This 1992 annual report of the Task Force on Long-acting Systemic Agents for Fertility Regulation of the World Health Organization's Special Programme of Research, Development, and Research Training in Human Reproduction states that the main objectives of the Task Force are the development of new compounds and/or delivery systems which are superior to existing methods and which are easily delivered by family planning programs. Projects completed in 1992 include a major Phase III clinical trial comparing the once-a-month injectables (which induce regular monthly estrogen-withdrawal bleeding) Mesigyna and Cyclofem in 12 centers in Egypt, a Phase III clinical trial comparing these agents with the Chinese Injectable No. 1 in China, a multicenter study of the effects of Mesigyna and Cyclofem on lipid metabolism and on coagulation and fibrinolysis, and a study in Mexico of the return of fertility after discontinuation of the injectables. Also completed in 1992 were two studies on the pharmacokinetics of the injectables depot medroxyprogesterone acetate and norethisterone enanthate (NET) and a multicenter Phase II study comparing levonorgestrel butanoate (HRP002) to NET. Because of the favorable results of this last study, pharmacokinetic studies of an improved formulation of HRP002 are ongoing. A Phase III clinical trial of the vaginal rings in the UK revealed that a number of users developed vaginal lesions. This development will be given priority in further tests. Other ongoing and planned activities of the Task Force revolve around attempts to develop hormonal postpartum contraception which prevents exposure of breast-fed infants to synthetic steroids and attempts to deal with the problem of unpredictable endometrial bleeding associated with progestogen-only methods.
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  16. 16

    Training health care workers to counsel breastfeeding mothers.

    Savage F; Daelmans B

    DIALOGUE ON DIARRHOEA. 1995 Feb; (59):2.

    WHO and UNICEF have designed a 40-hour counseling course for maternal-child health workers that aims to impart the skills needed to assist mothers to breast feed their infant. Course participants receive training in the following communication and counseling techniques: accepting what a mother feels as valid, recognizing and praising things a mother is doing right, giving practical guidance, using simple language, making suggestions rather than commands, and limiting the information provided so as not to overwhelm the mother. In addition, health workers are trained on the attachment and positioning techniques that promote successful breast feeding. Such techniques include having the infant's chin touch the breast, more areola exposed above than below the infant's mouth, close contact with the mother's body, and arrangement of the baby's head and body in a straight line. Common concerns, such as mothers' fears that they are not producing enough milk, sore nipples, and breast feeding practices when an infant is sick, are addressed. At the conclusion of the training, health workers apply the skills they have learned in maternity wards and maternal-child health clinics.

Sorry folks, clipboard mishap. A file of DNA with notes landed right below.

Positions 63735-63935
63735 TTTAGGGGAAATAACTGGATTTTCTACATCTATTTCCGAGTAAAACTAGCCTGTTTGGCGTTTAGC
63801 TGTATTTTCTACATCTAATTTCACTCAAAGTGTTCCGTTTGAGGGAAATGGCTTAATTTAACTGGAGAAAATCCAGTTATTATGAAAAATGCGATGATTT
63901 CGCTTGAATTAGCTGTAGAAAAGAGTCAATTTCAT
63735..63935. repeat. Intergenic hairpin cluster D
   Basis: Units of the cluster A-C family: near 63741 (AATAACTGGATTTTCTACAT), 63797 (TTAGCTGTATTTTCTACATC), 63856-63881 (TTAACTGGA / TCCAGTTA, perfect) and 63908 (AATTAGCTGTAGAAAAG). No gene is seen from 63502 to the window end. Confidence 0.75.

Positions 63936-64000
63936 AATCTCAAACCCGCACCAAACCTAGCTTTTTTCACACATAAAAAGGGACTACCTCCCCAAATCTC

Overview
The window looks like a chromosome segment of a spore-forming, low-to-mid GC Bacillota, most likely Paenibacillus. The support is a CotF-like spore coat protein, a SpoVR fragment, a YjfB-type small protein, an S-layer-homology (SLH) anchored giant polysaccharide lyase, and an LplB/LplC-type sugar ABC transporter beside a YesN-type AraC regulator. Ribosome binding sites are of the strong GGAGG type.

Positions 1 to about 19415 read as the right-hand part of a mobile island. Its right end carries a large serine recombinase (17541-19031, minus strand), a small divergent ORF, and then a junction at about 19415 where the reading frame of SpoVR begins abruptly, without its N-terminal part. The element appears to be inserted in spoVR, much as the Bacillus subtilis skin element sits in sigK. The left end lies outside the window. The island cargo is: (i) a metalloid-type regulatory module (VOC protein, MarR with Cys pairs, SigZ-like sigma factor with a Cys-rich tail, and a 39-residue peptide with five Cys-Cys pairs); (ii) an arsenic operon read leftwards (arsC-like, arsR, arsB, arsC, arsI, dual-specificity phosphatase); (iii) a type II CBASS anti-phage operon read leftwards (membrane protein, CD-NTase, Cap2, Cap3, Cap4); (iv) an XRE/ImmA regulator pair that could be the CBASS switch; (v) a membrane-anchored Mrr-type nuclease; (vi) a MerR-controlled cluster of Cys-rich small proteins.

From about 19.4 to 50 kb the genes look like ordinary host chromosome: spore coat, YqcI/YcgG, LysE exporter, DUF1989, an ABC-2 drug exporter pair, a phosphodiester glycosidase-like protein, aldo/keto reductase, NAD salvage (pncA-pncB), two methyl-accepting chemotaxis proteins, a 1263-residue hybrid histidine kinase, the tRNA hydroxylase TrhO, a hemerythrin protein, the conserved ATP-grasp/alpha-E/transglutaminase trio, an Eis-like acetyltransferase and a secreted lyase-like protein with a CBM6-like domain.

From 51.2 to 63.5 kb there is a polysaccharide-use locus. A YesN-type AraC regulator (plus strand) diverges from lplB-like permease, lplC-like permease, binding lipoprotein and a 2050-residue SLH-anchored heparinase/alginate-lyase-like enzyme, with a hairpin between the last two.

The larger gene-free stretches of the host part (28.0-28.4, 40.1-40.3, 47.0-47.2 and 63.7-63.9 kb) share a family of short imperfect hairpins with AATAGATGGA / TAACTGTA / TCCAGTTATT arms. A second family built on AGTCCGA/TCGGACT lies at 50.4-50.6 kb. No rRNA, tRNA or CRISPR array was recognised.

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  17. 17
    Peer Reviewed

    Progesterone-releasing vaginal rings for use in postpartum contraception. I. In vitro release rates of progesterone from core-loaded rings.

    Matlin SA; Belenguer A; Hall PE

    CONTRACEPTION. 1992 Apr; 45(4):329-41.

    Chemists from London, England and a chemist from WHO in Geneva, Switzerland compared release rates of progesterone from vaginal rings with cores of different diameters (4, 5, 6, 6.7, and 7.24 mm). The manufacturer loaded each core with 25% w/w progesterone. The technique used to dissolve the progesterone from the silicone rubber core consisted of placing the rings in continuously flowing baths of isotonic saline at 37 degrees Celsius. The learned that a membrane diffusion controlled process, modified by the development of a gradually increasing zone of depletion at the core surface, did indeed release the progesterone. The used the UV absorption method to measure the amount of progesterone released in 24 hour periods for as much as 128 days. The vaginal ring with the 6 mm core released 3.6-5.5 mg progesterone/day in a 90 day period. The daily range of maximum and minimum values for each set of rings demonstrated good reproducibility. Progesterone release was inversely related to diffusion distance (between core surface and ring surface) for each day. Since, in their clinical trials in postpartum women, WHO wanted to use vaginal rings which initially released 5 mg progesterone/day and declines by about 0.5 mg/month under conditions of membrane limited diffusion as the depletion zone grew thicker, the study showed that the rings with a 6 mm core met the criteria. The chemists found that these rings and 4 sterile batches of these rings have highly consistent and reproducible rates in vitro drug delivery. They also compared the vaginal rings with a 6 mm core with rings with at homogeneous dispersion of progesterone throughout the polymer. The homogenous rings 1st released much progesterone then fell quickly from 10->20 mg/day during the 1st week to a gradual release of about 6 mg/day during the end of the 90 days.
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  18. 18

    The breastmilk controversy.

    Panos Institute

    WORLDAIDS. 1992 Jan; (19):11.